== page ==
Emerging evidence points to coordinated action of chemical and mechanical cues during brain development. At early stages of neocortical development, angiogenic factors and chemokines such as CXCL12, ephrins, and semaphorins assume crucial roles in orchestrating neuronal migration and axon elongation of postmitotic neurons. Here we explore the intrinsic mechanical properties of the developing marginal zone of the pallium in the migratory pathways and brain distribution of the pioneer Cajal-Retzius cells. These neurons are generated in several proliferative regions in the developing brain (e.g., the cortical hem and the pallial subpallial boundary) and migrate tangentially in the preplate/marginal zone covering the upper portion of the developing cortex. These cells play crucial roles in correct neocortical layer formation by secreting several molecules such as Reelin. Our results indicate that the motogenic properties of Cajal-Retzius cells and their perinatal distribution in the marginal zone are modulated by both chemical and mechanical factors, by the specific mechanical properties of Cajal-Retzius cells, and by the differential stiffness of the migratory routes. Indeed, cells originating in the cortical hem display higher migratory capacities than those generated in the pallial subpallial boundary which may be involved in the differential distribution of these cells in the dorsal-lateral axis in the developing marginal zone.
JTD Keywords: atomic force microscopy, cajal-retzius cells, cortical development, marginal zone, mechanical cues, Atomic force microscopy, Cajal-retzius cells, Central-nervous-system, Cortical development, Cortical hem, Developing cerebral-cortex, Expression, Growth, Marginal zone, Mechanical cues, Mouse, Neuronal migration, Nogo receptor, Olfactory ensheathing cells, Tangential migration, Traction force microscopy
Bonilla-Pons SÀ, Nakagawa S, Bahima EG, Fernández-Blanco Á, Pesaresi M, D'Antin JC, Sebastian-Perez R, Greco D, Domínguez-Sala E, Gómez-Riera R, Compte RIB, Dierssen M, Pulido NM, Cosma MP, (2022). Müller glia fused with adult stem cells undergo neural differentiation in human retinal models Ebiomedicine 77, 103914
Visual impairments are a critical medical hurdle to be addressed in modern society. Müller glia (MG) have regenerative potential in the retina in lower vertebrates, but not in mammals. However, in mice, in vivo cell fusion between MG and adult stem cells forms hybrids that can partially regenerate ablated neurons.We used organotypic cultures of human retina and preparations of dissociated cells to test the hypothesis that cell fusion between human MG and adult stem cells can induce neuronal regeneration in human systems. Moreover, we established a microinjection system for transplanting human retinal organoids to demonstrate hybrid differentiation.We first found that cell fusion occurs between MG and adult stem cells, in organotypic cultures of human retina as well as in cell cultures. Next, we showed that the resulting hybrids can differentiate and acquire a proto-neural electrophysiology profile when the Wnt/beta-catenin pathway is activated in the adult stem cells prior fusion. Finally, we demonstrated the engraftment and differentiation of these hybrids into human retinal organoids.We show fusion between human MG and adult stem cells, and demonstrate that the resulting hybrid cells can differentiate towards neural fate in human model systems. Our results suggest that cell fusion-mediated therapy is a potential regenerative approach for treating human retinal dystrophies.This work was supported by La Caixa Health (HR17-00231), Velux Stiftung (976a) and the Ministerio de Ciencia e Innovación, (BFU2017-86760-P) (AEI/FEDER, UE), AGAUR (2017 SGR 689, 2017 SGR 926).Published by Elsevier B.V.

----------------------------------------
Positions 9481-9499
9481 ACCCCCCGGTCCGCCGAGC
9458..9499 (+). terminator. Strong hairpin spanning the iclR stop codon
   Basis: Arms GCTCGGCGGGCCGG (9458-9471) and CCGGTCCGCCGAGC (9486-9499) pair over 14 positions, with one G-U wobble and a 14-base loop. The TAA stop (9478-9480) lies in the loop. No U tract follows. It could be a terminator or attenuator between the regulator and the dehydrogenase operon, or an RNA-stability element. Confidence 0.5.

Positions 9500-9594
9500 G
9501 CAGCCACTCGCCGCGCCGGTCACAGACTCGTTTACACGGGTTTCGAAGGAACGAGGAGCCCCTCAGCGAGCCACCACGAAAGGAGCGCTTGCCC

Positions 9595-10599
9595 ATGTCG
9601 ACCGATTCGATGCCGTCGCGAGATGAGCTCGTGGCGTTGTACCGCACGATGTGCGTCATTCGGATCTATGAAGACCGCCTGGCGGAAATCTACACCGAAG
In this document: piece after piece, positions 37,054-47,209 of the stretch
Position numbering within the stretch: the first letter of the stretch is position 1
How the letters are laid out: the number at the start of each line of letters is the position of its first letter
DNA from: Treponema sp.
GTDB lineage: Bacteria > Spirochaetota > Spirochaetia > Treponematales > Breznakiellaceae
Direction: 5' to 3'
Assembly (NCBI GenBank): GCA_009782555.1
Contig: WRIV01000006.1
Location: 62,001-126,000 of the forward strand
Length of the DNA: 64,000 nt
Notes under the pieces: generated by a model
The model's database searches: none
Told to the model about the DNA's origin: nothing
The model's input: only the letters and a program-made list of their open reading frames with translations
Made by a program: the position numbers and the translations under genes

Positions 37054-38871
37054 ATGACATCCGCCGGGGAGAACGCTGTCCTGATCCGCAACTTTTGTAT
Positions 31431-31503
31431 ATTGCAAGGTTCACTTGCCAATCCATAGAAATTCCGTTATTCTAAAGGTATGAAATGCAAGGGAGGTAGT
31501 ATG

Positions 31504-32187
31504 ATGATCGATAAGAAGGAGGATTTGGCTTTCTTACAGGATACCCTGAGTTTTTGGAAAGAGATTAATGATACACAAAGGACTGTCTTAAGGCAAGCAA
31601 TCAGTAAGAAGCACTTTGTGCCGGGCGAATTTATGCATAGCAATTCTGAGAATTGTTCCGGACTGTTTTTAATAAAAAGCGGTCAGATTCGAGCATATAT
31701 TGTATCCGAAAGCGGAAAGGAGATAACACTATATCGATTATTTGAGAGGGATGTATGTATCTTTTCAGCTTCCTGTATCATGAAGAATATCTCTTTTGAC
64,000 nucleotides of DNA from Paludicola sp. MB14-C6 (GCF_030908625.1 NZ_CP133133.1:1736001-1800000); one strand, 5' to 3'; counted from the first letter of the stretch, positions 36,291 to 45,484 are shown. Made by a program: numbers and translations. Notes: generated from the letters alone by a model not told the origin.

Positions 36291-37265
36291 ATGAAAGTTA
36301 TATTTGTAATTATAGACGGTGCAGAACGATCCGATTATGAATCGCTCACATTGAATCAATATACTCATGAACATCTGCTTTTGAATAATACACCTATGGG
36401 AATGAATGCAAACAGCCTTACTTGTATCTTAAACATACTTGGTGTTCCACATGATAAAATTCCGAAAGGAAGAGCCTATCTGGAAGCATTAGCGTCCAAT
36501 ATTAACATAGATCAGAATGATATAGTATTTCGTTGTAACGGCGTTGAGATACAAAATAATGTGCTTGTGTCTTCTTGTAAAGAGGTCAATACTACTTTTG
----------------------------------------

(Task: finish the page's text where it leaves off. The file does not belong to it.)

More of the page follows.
JTD Keywords: cell fusion, expression, fusion, ganglion-cells, in-vitro, mouse, müller glia, neural differentiation, organoids, regeneration, retina regeneration, stem cells, stromal cells, transplantation, 4',6 diamidino 2 phenylindole, 5' nucleotidase, Agarose, Alcohol, Arpe-19 cell line, Article, Beta catenin, Beta tubulin, Bone-marrow-cells, Bromophenol blue, Buffer, Calcium cell level, Calcium phosphate, Calretinin, Canonical wnt signaling, Cd34 antigen, Cell culture, Cell fusion, Cell viability, Coculture, Complementary dna, Confocal microscopy, Cornea transplantation, Cryopreservation, Cryoprotection, Crystal structure, Current clamp technique, Dimethyl sulfoxide, Dodecyl sulfate sodium, Edetic acid, Electrophysiology, Endoglin, Fetal bovine serum, Fibroblast growth factor 2, Flow cytometry, Fluorescence activated cell sorting, Fluorescence intensity, Glyceraldehyde 3 phosphate dehydrogenase, Glycerol, Glycine, Hoe 33342, Immunofluorescence, Immunohistochemistry, Incubation time, Interleukin 1beta, Lentivirus vector, Matrigel, Mercaptoethanol, Microinjection, Mueller cell, Müller glia, N methyl dextro aspartic acid, Nerve cell differentiation, Neural differentiation, Nitrogen, Nonhuman, Organoids, Paraffin, Paraffin embedding, Paraformaldehyde, Patch clamp technique, Penicillin derivative, Phenolsulfonphthalein, Phenotype, Phosphate buffered saline, Phosphoprotein phosphatase inhibitor, Polyacrylamide gel electrophoresis, Potassium chloride, Povidone iodine, Promoter region, Proteinase inhibitor, Real time polymerase chain reaction, Receptor type tyrosine protein phosphatase c, Restriction endonuclease, Retina, Retina dystrophy, Retina regeneration, Retinol, Rhodopsin, Rna extraction, Stem cell, Stem cells, Subcutaneous fat, Tunel assay, Visual impairment, Western blotting
Pérez-González, Carlos, Ceada, Gerardo, Matejcic, Marija, Trepat, Xavier, (2022). Digesting the mechanobiology of the intestinal epithelium Current Opinion In Genetics & Development 72, 82-90